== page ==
I got my first mobile phone, a Motorola flip phone, sometime around 1995. The technology had been around for about 20 years at that point, but the phones weren’t in widespread use in the US. They still suffered battery issues – short charge life, and it would get so hot it would burn your ear after five minutes or so. And the reception was spotty once you were outside larger urban areas, which limited its use. Today’s mobile phones are a far cry from those dinosaurs. More like mini-computers, they can stream live music, TV and movies. They’re video game systems, word processors, dictionaries, calendars, maps and personal assistants. We use them to pay bills, find information and shop. When the smartphone was first introduced, users were limited in what they could do on the web, but now retailers are much better at designing their sites for commerce, so consumers are rapidly getting on board. According to the UPS Pulse of the Online Shopper
™ by comScore and UPS, the growth in mobile (defined as mobile phone or tablet) shopping grew 45% year over year in Q4 2016 versus the same quarter in 2015. The impact of mobile devices is even more evident when you look at mobile’s share of consumer discretionary spending. Gian Fulgoni, co-founder and CEO of comScore, told IRCE attendees that “digital commerce (shopping via mobile or tablet) now accounts for one in every five dollars of discretionary spending in the US, and there is no sign that this is slowing down.” That’s pretty dramatic growth in a single year. And that’s just one of the extraordinary stats in the study that Fulgoni and Louis DeJianne, director of retail marketing at UPS, presented at IRCE in Chicago. The report always has outstanding data and insights, so I found myself a front-row seat.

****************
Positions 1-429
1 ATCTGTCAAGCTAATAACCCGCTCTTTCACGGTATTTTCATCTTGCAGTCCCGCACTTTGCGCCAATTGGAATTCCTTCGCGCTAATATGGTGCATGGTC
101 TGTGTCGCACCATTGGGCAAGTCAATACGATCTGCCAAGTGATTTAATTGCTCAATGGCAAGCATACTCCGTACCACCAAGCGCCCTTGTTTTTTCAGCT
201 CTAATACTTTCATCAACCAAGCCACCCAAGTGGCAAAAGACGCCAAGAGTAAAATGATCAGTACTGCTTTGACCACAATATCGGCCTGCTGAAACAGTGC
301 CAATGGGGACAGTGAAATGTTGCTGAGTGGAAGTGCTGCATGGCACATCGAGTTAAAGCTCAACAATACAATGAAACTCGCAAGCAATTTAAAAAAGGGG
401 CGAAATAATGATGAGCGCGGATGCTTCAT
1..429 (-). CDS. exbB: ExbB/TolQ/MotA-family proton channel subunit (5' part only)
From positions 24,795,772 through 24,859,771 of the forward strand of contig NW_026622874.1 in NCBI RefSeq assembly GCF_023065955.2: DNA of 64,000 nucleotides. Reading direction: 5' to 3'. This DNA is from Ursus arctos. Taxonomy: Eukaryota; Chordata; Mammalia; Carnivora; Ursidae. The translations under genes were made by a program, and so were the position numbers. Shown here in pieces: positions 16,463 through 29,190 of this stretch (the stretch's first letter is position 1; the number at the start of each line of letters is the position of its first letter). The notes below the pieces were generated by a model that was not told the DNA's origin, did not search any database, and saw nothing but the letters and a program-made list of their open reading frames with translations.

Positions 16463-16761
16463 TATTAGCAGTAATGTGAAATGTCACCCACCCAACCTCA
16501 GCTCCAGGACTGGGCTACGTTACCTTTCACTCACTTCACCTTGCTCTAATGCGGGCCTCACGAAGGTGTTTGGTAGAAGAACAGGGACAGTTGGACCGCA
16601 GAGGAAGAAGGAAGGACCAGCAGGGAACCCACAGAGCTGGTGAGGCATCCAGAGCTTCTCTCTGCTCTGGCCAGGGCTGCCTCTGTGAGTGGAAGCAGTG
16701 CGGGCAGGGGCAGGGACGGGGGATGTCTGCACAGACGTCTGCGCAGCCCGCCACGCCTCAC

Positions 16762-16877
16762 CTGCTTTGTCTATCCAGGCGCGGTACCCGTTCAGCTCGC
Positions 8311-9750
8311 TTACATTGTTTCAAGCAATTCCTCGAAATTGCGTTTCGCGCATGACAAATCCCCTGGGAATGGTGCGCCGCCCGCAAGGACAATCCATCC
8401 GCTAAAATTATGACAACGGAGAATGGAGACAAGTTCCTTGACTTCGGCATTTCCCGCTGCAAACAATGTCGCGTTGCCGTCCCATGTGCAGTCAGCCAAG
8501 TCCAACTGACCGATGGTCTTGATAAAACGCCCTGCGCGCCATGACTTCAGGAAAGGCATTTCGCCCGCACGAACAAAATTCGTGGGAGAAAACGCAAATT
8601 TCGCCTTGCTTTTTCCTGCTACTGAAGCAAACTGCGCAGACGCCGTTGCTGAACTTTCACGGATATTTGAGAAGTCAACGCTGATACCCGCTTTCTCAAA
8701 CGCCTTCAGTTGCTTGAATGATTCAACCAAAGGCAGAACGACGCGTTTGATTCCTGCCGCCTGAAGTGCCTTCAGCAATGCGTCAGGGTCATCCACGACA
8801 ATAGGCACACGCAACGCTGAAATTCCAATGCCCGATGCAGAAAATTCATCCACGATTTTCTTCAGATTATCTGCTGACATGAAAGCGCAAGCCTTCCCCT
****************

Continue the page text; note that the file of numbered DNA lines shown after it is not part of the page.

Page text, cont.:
Let’s Set the Stage
According to the US Department of Commerce, total discretionary income grew by about 4% in Q1 2017. In the same period, ecommerce (buying from a laptop, desktop or mobile device) grew 14% YOY
and total retail sales grew 5.1%. In Q1 2017, ecommerce sales accounted for 8.5% of all sales. Brick-and-mortar locations are still important to retail – but simple solutions aren’t cutting it anymore. Stores need to create customized experiences with quality products that customers can touch and engage with. They need to employ customer service staff that are knowledgeable, available and invested in delighting the consumer from the moment they walk in the door until they leave. It sounds simple, but that’s what sets a store apart – and will prevent them from being one of the eight thousand stores projected to close this year. Retailers should keep their eye on these shifts in consumer behavior and plan strategically. Here are my top three takeaways from their report: